Category Archives: Life

iPhone 6s

iPhone 6S $20/month at T-Mobile – Not so Simple

I just wanted to clear up some misconceptions about T-Mobile’s new $20/month plan for the iPhone 6s:

  1. Yes, you can get the upgraded storage specs – you simply put $100 or $200 down on the phone before you begin the $20 payments each month depending on if you want the 64gb or 128gb respectfully. Your card will not be charged until the device is shipped.
  2. Yes, you can stop paying monthly before your 18 months are up. Tired of your payments? Cancel your plan, pay the remaining months, and send back your phone or pay the pay-off amount and keep your phone. You won’t get the $7 monthly bill credit this way, so you’ll end up paying full retail price for your phone, but if you decide to leave T-Mobile before the 18 months are up you do have a way out. If you stay the full 18 months, you’ll end up saving yourself $125 on the cost of the device by joining their Jump on demand leasing program (so long as you pay the pay-off amount at the 18 month mark so that you leave the program and own the device).
  3. Don’t like the phone or service in the first month? Take it back for a full refund. Seriously. 30 days and you can return it to T-Mobile for a 100% refund including any down payment you’ve made or any service costs you’ve paid for.
  4. Go to a T-Mobile store if you want to sign up. You cannot sign up for this plan over the phone unfortunately.

I hope this clears some things up for anyone considering these new plans from T-Mobile. Thanks to the new LTE and 700mhz support, my girlfriend and I preordered these yesterday after about an hour in the T-Mobile store. Hopefully your T-Mobile store experience is speedier than mine.

The mail server “” is not responding problem on iOS with

This was a new annoyance on my phone for personal (mostly spam) gmail accounts as of iOS 8.3. The issue became a lot more frequent as of iOS 8.4 and I believe I’ve found a fix to the problem.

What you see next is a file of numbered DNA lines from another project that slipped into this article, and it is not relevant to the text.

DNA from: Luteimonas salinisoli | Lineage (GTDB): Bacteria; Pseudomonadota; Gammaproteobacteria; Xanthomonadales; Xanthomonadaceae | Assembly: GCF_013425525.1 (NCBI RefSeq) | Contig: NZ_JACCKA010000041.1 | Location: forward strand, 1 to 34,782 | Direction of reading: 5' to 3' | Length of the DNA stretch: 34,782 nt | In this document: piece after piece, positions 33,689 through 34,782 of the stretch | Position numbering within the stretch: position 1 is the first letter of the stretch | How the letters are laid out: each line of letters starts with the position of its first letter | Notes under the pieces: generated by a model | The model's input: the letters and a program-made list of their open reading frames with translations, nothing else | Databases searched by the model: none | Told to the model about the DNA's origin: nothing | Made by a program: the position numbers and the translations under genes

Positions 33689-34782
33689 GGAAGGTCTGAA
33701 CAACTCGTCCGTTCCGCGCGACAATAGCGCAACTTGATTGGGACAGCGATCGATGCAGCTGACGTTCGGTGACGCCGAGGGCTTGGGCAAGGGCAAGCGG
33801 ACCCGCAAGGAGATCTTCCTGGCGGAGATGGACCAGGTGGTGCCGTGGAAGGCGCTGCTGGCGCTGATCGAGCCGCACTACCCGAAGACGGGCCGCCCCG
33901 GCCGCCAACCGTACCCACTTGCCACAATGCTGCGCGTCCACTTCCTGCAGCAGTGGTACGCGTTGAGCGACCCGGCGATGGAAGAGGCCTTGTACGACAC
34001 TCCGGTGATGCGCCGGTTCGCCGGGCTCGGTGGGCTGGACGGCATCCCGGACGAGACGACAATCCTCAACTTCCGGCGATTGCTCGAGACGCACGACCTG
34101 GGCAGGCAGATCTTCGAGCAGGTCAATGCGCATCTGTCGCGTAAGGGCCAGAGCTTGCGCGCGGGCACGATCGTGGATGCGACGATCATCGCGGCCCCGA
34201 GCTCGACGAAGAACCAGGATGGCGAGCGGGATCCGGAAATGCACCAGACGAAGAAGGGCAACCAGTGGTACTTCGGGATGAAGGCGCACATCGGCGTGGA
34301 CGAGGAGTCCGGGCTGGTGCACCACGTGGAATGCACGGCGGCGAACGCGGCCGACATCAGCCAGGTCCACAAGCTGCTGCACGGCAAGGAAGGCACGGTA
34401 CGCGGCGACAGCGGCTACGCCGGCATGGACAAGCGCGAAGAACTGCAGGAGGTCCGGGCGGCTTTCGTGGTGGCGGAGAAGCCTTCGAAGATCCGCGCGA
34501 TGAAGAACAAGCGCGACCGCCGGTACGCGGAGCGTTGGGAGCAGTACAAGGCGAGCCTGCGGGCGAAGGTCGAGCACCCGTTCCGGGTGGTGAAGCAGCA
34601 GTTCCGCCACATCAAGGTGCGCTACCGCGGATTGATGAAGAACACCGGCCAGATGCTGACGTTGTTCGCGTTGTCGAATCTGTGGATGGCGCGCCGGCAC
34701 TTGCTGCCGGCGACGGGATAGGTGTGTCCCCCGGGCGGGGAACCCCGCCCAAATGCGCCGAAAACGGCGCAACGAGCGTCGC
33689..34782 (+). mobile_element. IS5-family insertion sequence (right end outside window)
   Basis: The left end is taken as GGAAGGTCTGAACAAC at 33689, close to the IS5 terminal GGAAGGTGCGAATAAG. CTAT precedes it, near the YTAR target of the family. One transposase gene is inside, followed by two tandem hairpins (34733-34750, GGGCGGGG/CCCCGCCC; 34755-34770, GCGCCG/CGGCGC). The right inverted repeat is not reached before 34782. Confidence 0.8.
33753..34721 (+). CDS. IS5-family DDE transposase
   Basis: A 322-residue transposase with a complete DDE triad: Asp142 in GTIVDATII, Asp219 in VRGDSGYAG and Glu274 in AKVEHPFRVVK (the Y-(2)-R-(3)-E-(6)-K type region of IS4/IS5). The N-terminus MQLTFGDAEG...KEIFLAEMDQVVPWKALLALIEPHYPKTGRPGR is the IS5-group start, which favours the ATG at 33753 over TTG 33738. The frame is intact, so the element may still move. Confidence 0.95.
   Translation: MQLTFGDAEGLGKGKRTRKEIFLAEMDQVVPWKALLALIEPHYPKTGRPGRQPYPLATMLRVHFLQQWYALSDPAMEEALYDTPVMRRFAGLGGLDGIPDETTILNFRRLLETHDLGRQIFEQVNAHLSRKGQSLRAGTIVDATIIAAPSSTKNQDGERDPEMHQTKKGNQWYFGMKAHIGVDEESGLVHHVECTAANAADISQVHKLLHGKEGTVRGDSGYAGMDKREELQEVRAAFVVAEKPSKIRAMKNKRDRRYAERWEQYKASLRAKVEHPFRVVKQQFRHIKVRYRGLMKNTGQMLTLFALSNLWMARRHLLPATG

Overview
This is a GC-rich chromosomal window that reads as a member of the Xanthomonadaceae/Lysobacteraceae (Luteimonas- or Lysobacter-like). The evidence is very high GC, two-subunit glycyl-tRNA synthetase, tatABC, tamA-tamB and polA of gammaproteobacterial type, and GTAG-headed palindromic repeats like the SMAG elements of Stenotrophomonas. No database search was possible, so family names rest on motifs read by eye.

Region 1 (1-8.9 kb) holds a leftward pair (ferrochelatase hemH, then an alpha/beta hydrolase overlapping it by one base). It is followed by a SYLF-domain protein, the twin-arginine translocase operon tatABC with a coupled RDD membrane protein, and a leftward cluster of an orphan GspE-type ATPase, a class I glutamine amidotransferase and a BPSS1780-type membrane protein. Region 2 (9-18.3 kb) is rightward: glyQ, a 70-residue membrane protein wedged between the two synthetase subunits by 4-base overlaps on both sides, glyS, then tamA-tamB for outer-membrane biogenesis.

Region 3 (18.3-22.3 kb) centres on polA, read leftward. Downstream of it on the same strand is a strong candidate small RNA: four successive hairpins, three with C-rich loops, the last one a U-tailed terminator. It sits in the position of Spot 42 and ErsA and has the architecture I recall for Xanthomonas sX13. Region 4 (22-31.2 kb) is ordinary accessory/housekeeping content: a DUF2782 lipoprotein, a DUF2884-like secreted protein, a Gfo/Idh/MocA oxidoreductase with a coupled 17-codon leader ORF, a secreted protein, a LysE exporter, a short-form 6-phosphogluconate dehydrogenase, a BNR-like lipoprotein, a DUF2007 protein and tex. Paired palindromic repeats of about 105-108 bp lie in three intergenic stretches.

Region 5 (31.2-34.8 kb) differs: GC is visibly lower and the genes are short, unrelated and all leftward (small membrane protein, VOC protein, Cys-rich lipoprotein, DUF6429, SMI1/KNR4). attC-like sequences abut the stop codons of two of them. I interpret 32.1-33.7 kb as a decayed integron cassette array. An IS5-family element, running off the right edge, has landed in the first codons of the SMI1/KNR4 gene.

This issue seems not to affect google apps accounts, at least in my experience, but has affected any “free” gmail accounts I had added to the system mail app.

To solve the problem:

  1. Remove all of your affected accounts from mail.
  2. Re-add the accounts, but do not select “Google” from this screen and instead select other.
  3. Choose add mail account.
  4. Enter your gmail information including the name that you want your recipients to see.
  5. On the following screen, add your information again. You’ll also need to add the SMTP and IMAP servers as well as your gmail address and password to additional fields on this screen 
  6. Choose if you want to sync notes on the next screen
  7. That’s it!

You should be all set with your gmail account added to mail again bypassing the failing Google oauth authentication method. You may also need to enable IMAP on gmail if you have not done so at some point already.

It should be noted that using this method will no longer sync your calendar or your contacts. In order to sync those using open protocols and their standard authentication mechanisms rather than using the “Google” account in iOS to sync everything (which uses Oauth2 I believe), you’ll need to add your contacts using CardDav and your calendar using CalDav.

To fix this and get your contacts and/or calendar syncing on iOS again:

  1. Go to Settings.
  2. Mail, Contacts, Calendars
  3. Add Account
  4. Other
  5. Add CardDav or Add CalDav
  6. On the next screen:
    User Name: Enter your full Google Account or Google Apps email address.
    Password: Your Google Account or Google Apps password.
    Description: Whatever you want to call this account.
  7. You’re finished!

I hope this helps you resolve your gmail issues with iOS’ mail app.

Jet – A Costco for the Web

Jet is launching in the next month or so and it’s going to be something I’ll keep an eye on. The founder, Marc Lore, announced on his blog that they’ve closed a round of Series A funding so it’ll be interesting to see if they make it to IPO. Jet, founded by the same guy who started and, is setting out to take the proven idea of a “members only” warehouse club in a more modern and tech savvy direction.